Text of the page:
This recording captures the nuances of the dawn chorus in groves and bushes. Some of the most lyrical songbirds nest in these glades. Many experts believe that the Blyth’s Reed Warbler and the Bluethroat are two of the birds with the most beautiful repertoires. Each individual seems to have a distinctive call and singing talents. The starling is also a skilled mimic, copying the calls of other songbirds.
The recordings also include the characteristic courtship rhythms of three woodpecker species found in the leafy forests in Finland. In addition, you can hear several rare species in Finland, for example the European Serin, the Black Redstart, the White-backed Woodpecker and the Yellow-breasted Bunting.
The recording of this CD was a challenge – but also a labour of love. I have the fondest memories of hearing wonderful dawn choruses on early spring mornings and can still almost taste the heady aroma of the leaves and flowers after dusk around midsummer. I express my heartfelt thanks to my loved ones, friends, ornithologists, guides, helpers – in fact to everyone who contributed to this recording.
Kuopio, 5 September 2006
Producer / Recording engineer
Track descriptions and background species
01 Common Starling 1 26 April 2006, 7.15 a.m. Korppoo, Rumar. Starlings start to nest in April and this is the time to hear these songbirds at their best. This recording was made on a farm in southwestern Finland. Not only can you hear the birds in the meadow adjacent to the farm but if you listen carefully you can also make out the distant sounds of the seashore. Common Chaffinch, Eurasian Skylark, Common Eider, European Greenfinch,Black Grouse, Great Crested Grebe, Yellowhammer, Blue Tit, Fieldfare, Herring Gull. 5’04"
02 White-backed Woodpecker 1 11 May 2006, 5.00 a.m. Kuopio, Riistavesi. The White-backed Woodpecker nests in unspoiled, mature birch tree forests where there are lots of fallen, rotting trees. This species of woodpecker is rare in Finland. It makes a very distinct rhythmic drum-like sound. The courtship rituals occur in March but it is still possible to hear the sounds of a male defending its territory as late as June. The recording was made on a May morning – you can hear the drum-like rhythm of the male White-backed Woodpecker along with the sounds of the primeval forest. Common Chaffinch, Redwing, Hooded Crow, Common Wood Pigeon,Whooper Swan, Eurasian Treecreeper, Willow Warbler, Great Spotted Woodpecker, Common Snipe, Fieldfare. 2’50"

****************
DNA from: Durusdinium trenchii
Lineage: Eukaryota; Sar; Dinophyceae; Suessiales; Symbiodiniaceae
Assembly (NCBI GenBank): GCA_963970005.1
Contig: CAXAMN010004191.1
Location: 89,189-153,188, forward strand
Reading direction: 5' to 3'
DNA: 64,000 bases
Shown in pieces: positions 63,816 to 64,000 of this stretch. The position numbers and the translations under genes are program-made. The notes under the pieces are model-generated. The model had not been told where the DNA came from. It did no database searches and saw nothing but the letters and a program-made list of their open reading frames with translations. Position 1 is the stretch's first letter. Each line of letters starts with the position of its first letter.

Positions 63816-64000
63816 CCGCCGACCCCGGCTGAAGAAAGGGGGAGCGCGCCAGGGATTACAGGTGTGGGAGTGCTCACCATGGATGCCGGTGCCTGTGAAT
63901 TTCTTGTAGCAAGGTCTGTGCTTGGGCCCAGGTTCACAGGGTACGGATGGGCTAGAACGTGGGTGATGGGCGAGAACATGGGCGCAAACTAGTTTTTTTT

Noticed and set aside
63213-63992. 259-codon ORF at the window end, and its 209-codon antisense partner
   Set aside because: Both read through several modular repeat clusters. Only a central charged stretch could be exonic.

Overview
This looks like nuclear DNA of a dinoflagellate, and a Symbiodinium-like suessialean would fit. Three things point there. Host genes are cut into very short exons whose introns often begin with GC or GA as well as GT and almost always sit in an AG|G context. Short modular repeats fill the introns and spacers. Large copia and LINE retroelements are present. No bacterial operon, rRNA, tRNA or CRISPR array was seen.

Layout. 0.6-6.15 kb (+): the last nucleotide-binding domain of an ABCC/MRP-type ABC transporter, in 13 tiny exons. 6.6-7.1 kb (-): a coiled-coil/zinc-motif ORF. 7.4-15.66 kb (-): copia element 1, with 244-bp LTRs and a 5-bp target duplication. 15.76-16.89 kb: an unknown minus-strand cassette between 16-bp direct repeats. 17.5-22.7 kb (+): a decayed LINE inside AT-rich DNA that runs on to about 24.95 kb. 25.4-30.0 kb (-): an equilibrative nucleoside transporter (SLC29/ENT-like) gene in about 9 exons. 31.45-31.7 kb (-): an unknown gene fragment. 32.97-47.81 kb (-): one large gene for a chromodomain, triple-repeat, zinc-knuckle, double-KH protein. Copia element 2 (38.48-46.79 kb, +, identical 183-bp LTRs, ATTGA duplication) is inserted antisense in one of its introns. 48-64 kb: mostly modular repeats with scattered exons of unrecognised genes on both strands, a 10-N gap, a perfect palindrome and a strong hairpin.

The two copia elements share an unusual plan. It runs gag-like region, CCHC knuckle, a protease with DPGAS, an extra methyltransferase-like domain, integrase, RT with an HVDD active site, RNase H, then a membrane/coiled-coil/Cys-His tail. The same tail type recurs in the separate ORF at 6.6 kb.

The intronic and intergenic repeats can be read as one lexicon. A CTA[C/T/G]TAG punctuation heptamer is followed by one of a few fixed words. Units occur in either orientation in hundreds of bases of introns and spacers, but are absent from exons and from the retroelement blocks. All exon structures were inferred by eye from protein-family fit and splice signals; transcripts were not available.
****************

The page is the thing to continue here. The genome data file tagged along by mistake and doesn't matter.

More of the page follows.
03 Blyth's Reed Warbler 31 May 2003, 1.00 a.m. Rantasalmi. The lush and leafy groves of willows and birches are the place to hear the song of the Blyth’s Reed Warbler in the dusk of early summer. The Blyth’s Reed Warbler is often considered as one of nature’s best mimics, but many experts feel that it creates some of the most beautiful bird sounds you will hear anywhere in the world. This species has an easily recognized call – unhurried repetition of its lyrical chorus. Eurasian Woodcock. 4’51"
04 Common Redstart and Stock Dove 15 May 2005, 5.15 a.m. Lithuania Kuurinkynnäs, Juodkrante. This recording was made on a fresh May morning in a leafy glade. The Common Redstart and the Stock Dove are two species which nest in holes in the trees. Common Cuckoo, Common Blackbird, Common Chiffchaff, Common Starling, Common Chaffinch, Common Wood Pigeon. 5’10"
05 Western Jackdaw 24 April 2006, 5.45 a.m. Korppoo, Rumar. Western Jackdaws make their nests in parks, gardens and trees in the vicinity of towns. Favoured nesting sites are the courtyards of manor houses. Western Jackdaws need suitable nest holes if they are to breed successfully. In their spring breeding season, the birds congregate in large numbers. They are very vocal when they square off, head-to-head. In this recording, the birds have gathered in a leafy grove near to the village. Common Chaffinch, Eurasian Skylark, Black Grouse, Common Eider, Great Tit, White Wagtail. 2’39"
06 Black Redstart 16 May 2005, 4.50 a.m. Lithuania Kuurinkynnäs, Juodkrante. The Black Redstart is quite rare in Finland, only found on the coasts around the south and south-west of the country. In central Europe, this species nests on bushy ground near high cliffs or buildings. Gradually, this species is spreading to northern Europe. The Black Redstart has a very distinct call; it does resemble the song of the Common Redstart but its song is divided into two parts and it is more raspy. This recording was made one quiet early morning in a Lithuanian village school near to the birch trees in the schoolyard. Hooded Crow, Great Tit, Common Chaffinch,Thrush Nightingale. 3’35"